As I type this from my makeshift home office [in waaay too close a proximity to my beloved husband], during week 476 of lockdown in Melbourne, even I am rolling my eyes at yet another piece of content threatening to bang on about the benefits of Covid. So before we kick off, let’s all join [virtual] hands, close our eyes, take a deep breath and in our best yoga-teacher voices, chant “Covid f’ing sucks”. Done? OK then.
I think we are all in agreement that along with Grease 2, the 2016 election of He Who Must Not Be Named and pretty much everything we wore in the early 2000’s, we wish Covid hadn’t happened. But it did happen, and it’s continuing to happen, so rather than lament this new life in tracksuit pants, we’re reflecting on the ways in which this very strange time in history has strengthened the TDP Team.
Connection isn’t a given anymore.
I know this sounds like a bad thing, and I can’t pretend that not having opportunities for in-person collaboration, sense-checking or just run-of-the-mill wardrobe admiring hasn’t been tough on all of us. Existing as a team who can connect only virtually has been really challenging: we are – for the most part – creative, emotional people who read the room and each other. We need tone, body language, nuance.
We rely on the friendly banter and water-cooler chat, not just to connect us to each other, but to reassure us that whatever professional conflict we may have, it’s never personal and it never leaves the confines of the [theoretical] boardroom. If we’re only interacting with each other in a professional capacity – following up on tasks or giving feedback – then suddenly our working environment feels lonely and even a little hostile.
I think most of us have felt this way, which is why we’ve worked so hard to foster that connection while working from home. We start each Monday morning team meeting not with work talk, but with personal reflections – we spend that time listening and talking to each other as people, not just as colleagues. Now that we can’t rely on incidental interactions, we’re making more of an effort to instigate them. While our more conscious way of being with each other has definitely been the result of Covid, I know it will outlast it. Being disconnected from each other has made us really value that connection, and I’m confident that even when we’re finally reunited in the office, we’ll keep working hard to keep it.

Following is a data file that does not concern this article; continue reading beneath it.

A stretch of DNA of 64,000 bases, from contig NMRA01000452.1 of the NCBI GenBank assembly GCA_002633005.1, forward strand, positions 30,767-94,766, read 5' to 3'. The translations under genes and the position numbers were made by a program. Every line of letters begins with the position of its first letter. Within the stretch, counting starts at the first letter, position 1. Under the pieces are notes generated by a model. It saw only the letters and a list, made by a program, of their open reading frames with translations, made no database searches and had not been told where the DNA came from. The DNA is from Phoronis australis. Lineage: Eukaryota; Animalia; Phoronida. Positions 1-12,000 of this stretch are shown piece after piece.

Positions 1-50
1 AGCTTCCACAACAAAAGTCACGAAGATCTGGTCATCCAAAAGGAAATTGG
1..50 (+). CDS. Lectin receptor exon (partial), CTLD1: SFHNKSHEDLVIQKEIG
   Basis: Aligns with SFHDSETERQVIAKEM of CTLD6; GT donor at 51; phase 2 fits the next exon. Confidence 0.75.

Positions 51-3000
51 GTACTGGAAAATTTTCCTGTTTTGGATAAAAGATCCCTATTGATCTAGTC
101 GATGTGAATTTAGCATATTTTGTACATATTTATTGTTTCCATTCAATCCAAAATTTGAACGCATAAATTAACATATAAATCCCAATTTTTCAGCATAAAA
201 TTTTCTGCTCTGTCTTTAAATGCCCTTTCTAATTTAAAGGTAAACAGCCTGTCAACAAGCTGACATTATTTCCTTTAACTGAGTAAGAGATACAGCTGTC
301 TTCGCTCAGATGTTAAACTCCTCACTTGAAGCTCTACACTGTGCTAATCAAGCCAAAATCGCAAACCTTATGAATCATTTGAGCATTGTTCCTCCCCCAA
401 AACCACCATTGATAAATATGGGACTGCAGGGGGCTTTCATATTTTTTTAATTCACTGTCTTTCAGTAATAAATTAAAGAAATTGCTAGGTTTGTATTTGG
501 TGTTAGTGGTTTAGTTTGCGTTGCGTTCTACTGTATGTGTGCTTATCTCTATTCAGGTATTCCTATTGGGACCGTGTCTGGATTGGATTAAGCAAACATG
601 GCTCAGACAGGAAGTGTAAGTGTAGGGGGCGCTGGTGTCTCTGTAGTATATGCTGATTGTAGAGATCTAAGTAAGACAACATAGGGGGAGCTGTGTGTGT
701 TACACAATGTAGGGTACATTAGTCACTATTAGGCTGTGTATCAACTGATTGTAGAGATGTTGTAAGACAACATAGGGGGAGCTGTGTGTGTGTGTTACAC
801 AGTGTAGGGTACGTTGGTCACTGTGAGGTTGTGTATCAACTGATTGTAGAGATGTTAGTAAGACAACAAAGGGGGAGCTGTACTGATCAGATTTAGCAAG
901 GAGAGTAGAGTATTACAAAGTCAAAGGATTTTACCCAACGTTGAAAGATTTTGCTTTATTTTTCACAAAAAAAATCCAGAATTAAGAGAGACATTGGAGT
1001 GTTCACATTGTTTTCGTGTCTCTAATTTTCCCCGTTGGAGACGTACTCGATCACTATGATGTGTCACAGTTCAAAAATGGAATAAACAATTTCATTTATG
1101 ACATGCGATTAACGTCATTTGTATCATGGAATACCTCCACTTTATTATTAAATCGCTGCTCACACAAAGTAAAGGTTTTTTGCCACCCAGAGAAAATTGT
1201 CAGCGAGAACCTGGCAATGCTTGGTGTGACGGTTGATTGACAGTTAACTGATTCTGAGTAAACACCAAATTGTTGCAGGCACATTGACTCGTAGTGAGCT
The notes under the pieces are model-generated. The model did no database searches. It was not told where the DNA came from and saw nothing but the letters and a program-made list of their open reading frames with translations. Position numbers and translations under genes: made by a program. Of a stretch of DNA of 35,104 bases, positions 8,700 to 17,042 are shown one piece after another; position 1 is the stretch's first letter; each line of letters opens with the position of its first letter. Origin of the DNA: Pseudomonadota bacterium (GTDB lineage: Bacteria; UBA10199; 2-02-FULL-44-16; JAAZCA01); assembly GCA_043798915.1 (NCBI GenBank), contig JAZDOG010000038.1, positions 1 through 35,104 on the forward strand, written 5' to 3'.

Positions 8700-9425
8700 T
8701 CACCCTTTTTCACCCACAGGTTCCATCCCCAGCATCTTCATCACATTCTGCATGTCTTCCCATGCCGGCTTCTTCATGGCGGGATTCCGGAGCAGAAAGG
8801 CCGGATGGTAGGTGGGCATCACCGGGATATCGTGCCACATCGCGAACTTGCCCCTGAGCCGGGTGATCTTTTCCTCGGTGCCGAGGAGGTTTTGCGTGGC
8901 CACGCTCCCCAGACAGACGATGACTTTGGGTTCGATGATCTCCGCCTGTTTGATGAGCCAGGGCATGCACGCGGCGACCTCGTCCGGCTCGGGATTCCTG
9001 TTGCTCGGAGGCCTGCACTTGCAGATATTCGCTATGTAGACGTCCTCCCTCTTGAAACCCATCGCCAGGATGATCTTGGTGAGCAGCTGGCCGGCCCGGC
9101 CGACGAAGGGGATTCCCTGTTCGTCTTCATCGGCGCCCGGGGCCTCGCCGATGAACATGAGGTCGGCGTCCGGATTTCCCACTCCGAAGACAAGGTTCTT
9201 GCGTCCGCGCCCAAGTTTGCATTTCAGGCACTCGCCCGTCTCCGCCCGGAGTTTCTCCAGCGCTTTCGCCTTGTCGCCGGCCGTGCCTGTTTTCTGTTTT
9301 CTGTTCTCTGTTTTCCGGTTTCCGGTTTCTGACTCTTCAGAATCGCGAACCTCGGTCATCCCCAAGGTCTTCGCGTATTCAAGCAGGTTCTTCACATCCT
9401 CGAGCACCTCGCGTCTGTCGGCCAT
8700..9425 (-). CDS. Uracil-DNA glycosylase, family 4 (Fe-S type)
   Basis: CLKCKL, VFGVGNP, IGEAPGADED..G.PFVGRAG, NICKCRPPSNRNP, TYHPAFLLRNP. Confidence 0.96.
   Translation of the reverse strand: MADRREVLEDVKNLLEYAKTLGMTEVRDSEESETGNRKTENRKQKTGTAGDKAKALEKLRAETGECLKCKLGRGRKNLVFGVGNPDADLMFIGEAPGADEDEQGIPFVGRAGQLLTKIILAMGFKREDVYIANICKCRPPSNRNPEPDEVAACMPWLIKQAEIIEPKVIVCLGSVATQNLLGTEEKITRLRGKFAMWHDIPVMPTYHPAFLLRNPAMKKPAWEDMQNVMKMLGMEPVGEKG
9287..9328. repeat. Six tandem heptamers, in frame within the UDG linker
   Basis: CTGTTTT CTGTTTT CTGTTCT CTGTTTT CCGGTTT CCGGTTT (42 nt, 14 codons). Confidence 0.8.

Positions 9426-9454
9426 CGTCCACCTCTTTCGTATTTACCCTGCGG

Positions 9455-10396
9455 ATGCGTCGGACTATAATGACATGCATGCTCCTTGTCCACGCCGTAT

Nothing strengthens a team like being in the trenches together.
And maaaaan, have we been in those trenches. We’ve written about navigating the tumultuous tides of early Covid times, and of how we’ve handled this with our team, so I won’t go too far back into that delightful chapter. Suffice to say, like so many Australian businesses, there have been genuine moments of doubt as to whether we’d make it out the other side. While feelings of fear and instability aren’t what I’d normally recommend as team building tools, there are certainly benefits of a shared experience. While businesses were closing around us and you couldn’t turn the news on without hearing of mass redundancies, we really rallied as a team, aware that our futures were just as uncertain as those of our friends and peers. In those dark moments, seeing how hard everybody was working and innovating, I have never felt safer or more supported by a team. Knowing that we were all truly in it together has strengthened us in a way that little else could have.